Friday, December 30, 2011

Guest Post: Adriane from "Half a Bite"

We have some exciting guest posts coming up in the future - from several mamas who are just entering the cloth diapering world regarding their journey! We're also looking for at least one post about using cloth diapers at daycare.

Our first "new" cloth diapering mama is Adriane, mother to a beautiful five-month-old named Darian. She recently started cloth diapering and has this to share (you can read the original at her blog, Half a Bite):


Fluffy bums

So, I use cloth diapers on Darian's bum. I love it now, but I made a LOT of mistakes in the beginning which could have steered me back to disposables had I not spent a significant amount of money on the things.

The Prep

Let's start at the beginning. Long before I was pregnant, I came across a thread on The Nest about cloth diapers. I was intrigued. So I looked it up, read about the virtues (Save the environment! Save money! No rash! No poopsplosions! And they're cute!), and decided that when the time came, I'd give it a shot.

Victor wasn't convinced, but since I'd be the one staying home, changing most diapers, and doing laundry, he agreed.

Once I was pregnant, I tried to read up, but was overwhelmed without actual samples to look at. At a friend's suggestion, I visited a local cloth diaper shop. The woman in the shop gave us a riveting demonstration of the different types, and we went ahead and bought the whole starter kit of 30 brand new diapers plus all the accessories.

From what I had read earlier, I thought that all-in-ones would take too long to dry, and pockets would be too much effort to stuff. So I got some Totsbots Bamboozle bamboo fitteds with covers, and some Grovia all-in-2s with snap in cotton soakers, all "one size" which would fit from about 9-35 lbs. (I'd explain it all but others have done a better job, so you can read more on The Awesome Cloth Diaper Blog.)

Victor and I had agreed to stick with disposables for the newborn stage, and then transition to cloth as parenthood became more manageable. I figured that the baby would start fitting in the one-size diapers within about a month. I was excited.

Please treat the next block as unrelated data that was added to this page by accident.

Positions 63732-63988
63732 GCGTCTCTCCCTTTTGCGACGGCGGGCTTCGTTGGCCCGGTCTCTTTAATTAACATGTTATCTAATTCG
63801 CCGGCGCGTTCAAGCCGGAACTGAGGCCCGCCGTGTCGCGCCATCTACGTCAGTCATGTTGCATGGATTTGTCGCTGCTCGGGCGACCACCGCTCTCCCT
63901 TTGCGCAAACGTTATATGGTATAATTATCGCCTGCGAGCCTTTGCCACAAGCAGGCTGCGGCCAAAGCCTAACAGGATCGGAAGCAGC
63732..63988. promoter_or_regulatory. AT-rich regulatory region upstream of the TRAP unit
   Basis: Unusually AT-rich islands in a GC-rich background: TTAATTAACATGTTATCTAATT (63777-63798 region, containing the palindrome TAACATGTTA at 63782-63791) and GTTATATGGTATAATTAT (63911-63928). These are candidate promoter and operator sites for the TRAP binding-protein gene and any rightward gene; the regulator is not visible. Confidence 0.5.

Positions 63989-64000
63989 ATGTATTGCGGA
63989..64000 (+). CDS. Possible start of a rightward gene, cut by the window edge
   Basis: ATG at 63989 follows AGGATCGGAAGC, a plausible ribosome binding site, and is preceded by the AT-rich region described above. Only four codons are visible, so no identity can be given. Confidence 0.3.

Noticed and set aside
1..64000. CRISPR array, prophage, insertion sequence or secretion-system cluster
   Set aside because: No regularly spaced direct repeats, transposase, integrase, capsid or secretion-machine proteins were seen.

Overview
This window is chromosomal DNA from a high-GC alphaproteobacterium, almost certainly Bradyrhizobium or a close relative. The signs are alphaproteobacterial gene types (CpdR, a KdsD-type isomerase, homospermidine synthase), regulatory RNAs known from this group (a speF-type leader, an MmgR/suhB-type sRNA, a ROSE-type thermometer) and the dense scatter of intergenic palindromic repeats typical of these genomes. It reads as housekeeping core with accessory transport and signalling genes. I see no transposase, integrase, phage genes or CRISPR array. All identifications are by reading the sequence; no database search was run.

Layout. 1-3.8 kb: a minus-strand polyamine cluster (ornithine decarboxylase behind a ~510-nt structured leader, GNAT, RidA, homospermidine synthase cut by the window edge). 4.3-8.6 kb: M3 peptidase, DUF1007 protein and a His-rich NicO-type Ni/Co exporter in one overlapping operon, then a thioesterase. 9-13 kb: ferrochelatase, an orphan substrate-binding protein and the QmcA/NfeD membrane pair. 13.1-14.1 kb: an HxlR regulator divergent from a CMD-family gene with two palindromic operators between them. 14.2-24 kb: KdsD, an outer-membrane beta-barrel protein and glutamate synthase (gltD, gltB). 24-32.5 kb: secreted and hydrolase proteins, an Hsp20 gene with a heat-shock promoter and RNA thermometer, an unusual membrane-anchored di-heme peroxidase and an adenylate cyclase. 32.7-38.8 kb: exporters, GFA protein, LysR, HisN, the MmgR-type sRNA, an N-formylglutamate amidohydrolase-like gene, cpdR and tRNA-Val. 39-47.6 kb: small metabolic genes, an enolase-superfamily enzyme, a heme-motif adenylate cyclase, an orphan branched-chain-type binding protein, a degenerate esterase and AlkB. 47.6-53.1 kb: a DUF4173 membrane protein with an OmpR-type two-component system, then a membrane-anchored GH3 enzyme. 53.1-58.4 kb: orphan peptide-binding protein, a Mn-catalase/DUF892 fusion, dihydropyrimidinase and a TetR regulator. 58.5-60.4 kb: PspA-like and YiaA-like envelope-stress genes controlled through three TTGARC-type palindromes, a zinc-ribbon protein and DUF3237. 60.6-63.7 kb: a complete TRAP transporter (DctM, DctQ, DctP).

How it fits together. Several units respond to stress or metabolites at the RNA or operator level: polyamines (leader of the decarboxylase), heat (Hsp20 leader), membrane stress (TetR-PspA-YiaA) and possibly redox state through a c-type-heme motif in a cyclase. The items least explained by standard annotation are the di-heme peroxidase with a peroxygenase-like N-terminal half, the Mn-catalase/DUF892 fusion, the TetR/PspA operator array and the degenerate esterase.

Starting out

Darian was born at 7 lbs 11 oz. The newborn-sized disposables lasted about two weeks before he started outgrowing them and we decided to try out a Grovia. He was probably around 9 lbs by then.

I snapped it to the smallest setting, put it on him and it looked HUGE. A couple of hours later, I changed the diaper and was disappointed at how wet it felt. I thought there was no way they'd last through a night.

See? Huge, right?

At one point, he had an explosive poop which scared the cat, but more importantly, leaked all over the place.

We had slightly better luck with the Bamboozles, but they were also way too bulky.

Not only that, but Darian was a very gassy newborn, and the bulky cloth diapers made it difficult for us to deal with that. Thin disposables, being much thinner and more flexible, made it easier for us to pump his legs to help with the gas.

Finally, I did find the laundry a little overwhelming. Both the Bamboozles and Grovias seemed to take forever to dry.

I started to think this was a mistake, and an expensive one.

Growing into them

So, we kept using mostly disposables through the first three months. I kept using the cloth every now and then, but by no means full time.

I also took back some of the Grovias, and exchanged them for Fuzzibunz.

Fortunately, I loved the Fuzzibunz - they fit Darian well, they are fairly trim, and the microfibre inserts dry quickly. And stuffing pockets wasn't as big a deal as I thought!

Happy bum, happy baby!

When Darian turned three months old, Victor went back to work. Left to my own devices, I started using cloth full-time. I braved night-time cloth diapering with the Bamboozles and lo and behold, they worked! I joined cloth diaper buy/sell/trade communities and sold off some of the Bamboozles in order to buy some more used Fuzzibunz (saving enough Bamboozles just for night-time use).

Also, Darian started growing into the diapers, and outgrowing his gas issues, so that they bulkiness was no longer an issue. I started noticing that the cloth was way better at containing poops (it wasn't a big issue when Darian was a newborn because poops were regular and small... but as he got bigger, they got bigger and more forceful). And I got into a groove with the laundry.

So now, I'm loving it. I almost never deal with diaper leaks, and if I do, they're very tiny. I even use cloth when we go out - even though the diapers are bulkier to carry, it's so much easier to do that than change clothes while we're out. Today was our first garbage day without a single diaper in the trash.

And they're delicious!

If I could start again...

- I'd start with trying a few different types (natural and synthetic fibres, pockets, AIOs, AI2s and fitteds) rather than deciding that one or two would work for us
- I'd try to start with some cheaper brands or buy used
- I'd consider buying newborn fluff, or at least realize that one-size wouldn't work for at least a couple of months
- I'd join a community where I could chat with other cloth diapering mamas and learn a lot more

So, that's my story. I realize that a lot of these mistakes have been discussed in blogs and whatnot (including the one I linked above), but hey... live and learn.

Tuesday, December 27, 2011